This is why I’m excited to be working with some great parents to start a secular parenting meetup group in Vancouver through the BC Humanists.
The group will kick-off after our Sunday, June 17th meeting (Father’s Day), at which we will be discussing Dave McGowan’s Parenting Beyond Belief. The meeting is from 10am-noon at Oakridge Seniors’ Centre. Following the discussion, we will move to the nearby Columbia Park (42nd Ave and Columbia Street) for a barbecue and picnic.
This informal meeting will help gauge the interest in this type of group and allow us to determine what kind of programming to put on later.
With luck, we can hopefully set up a freethinker summer camp next year and maybe I will get to polish off my DiscoverE science presentation skills.
On May 29, 2012, anti-choicers led by the Calgary-based Canadian Centre for Bioethical Reform launched their “New Abortion Caravan” in Vancouver. Their goal is to drive their graphic anti-abortion trucks across the country, descending on Ottawa for Canada Day.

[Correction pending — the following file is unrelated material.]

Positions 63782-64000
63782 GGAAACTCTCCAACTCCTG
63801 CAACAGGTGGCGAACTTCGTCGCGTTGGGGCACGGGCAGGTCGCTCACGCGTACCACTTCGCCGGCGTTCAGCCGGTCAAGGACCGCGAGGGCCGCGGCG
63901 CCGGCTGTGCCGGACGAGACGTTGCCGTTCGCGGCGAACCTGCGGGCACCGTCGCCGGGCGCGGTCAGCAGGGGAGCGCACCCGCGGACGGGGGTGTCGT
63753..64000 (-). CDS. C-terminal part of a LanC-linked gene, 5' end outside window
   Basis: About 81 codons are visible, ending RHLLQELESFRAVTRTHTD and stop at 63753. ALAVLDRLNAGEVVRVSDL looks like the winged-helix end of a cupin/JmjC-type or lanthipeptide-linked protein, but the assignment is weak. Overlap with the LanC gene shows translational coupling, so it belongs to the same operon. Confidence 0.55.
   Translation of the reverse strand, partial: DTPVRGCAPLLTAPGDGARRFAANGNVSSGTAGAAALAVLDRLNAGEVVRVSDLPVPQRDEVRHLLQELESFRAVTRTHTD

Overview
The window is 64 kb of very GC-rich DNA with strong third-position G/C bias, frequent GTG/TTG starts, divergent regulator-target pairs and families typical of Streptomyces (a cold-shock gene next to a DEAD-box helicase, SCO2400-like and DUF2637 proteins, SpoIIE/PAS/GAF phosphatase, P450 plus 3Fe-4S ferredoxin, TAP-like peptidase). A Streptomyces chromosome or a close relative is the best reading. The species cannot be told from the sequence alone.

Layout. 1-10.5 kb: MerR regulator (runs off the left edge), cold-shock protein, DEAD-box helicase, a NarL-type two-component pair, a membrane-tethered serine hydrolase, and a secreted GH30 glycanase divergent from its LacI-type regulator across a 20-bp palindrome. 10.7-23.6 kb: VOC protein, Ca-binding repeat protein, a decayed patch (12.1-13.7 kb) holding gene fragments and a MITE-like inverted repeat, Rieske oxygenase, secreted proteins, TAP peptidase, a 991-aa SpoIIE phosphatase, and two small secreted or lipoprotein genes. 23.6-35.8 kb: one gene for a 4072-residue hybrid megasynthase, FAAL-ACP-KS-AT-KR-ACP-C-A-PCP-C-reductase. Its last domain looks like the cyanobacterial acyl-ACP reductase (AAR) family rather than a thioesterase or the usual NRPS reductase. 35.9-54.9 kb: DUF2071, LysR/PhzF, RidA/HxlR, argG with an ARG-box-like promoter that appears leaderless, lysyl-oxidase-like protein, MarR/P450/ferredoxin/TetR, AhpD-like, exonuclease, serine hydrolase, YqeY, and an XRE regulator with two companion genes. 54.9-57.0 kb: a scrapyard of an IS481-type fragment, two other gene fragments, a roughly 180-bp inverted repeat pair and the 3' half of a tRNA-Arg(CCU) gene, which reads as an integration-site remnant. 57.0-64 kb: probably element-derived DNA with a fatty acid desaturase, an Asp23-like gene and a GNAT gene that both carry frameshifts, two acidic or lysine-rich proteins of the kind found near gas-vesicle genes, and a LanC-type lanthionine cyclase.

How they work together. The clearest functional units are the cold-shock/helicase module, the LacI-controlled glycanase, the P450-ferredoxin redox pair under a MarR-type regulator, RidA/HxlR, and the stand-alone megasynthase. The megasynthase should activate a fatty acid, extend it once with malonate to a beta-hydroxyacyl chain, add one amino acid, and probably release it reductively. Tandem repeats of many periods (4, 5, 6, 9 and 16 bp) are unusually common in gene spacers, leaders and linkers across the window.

After word of this was picked up by the pro-choice community, a counter-protest was hastily thrown together, but managed to attract a similar sized crowd to the pro-lifers. We ended up out-lasting the pro-lifers, both in terms of energy and time on the Art Gallery steps.
Cars were generally supportive of us, with a number honking in support of women’s rights.
Richmond’s city council recently approved a motion to ban genetically-modified crops from being planted in their municipality. Richmond is likely the largest municipality in BC to pass such a ban and is one of the few with a large area of agricultural land. The motion was largely symbolic, as crop seeds are regulated federally.
Last night, the council held further hearings on the issue and by the reports from a couple skeptics who attended, the presenters were predominantly misinformed and anti-GMO. Two people spoke against the motion (in favour of GMOs), out of more than twenty. One of the pro-science advocates was a farmer, but by the reports it sounds like their pleas for rationalism fell on councillors that had already made up their mind.
Most of the anti-GMO crowd conflated their disgust at some of the extreme and unethical business practices of Monsanto with genetic engineering technology, which unfortunately disposes of all the advantages offered.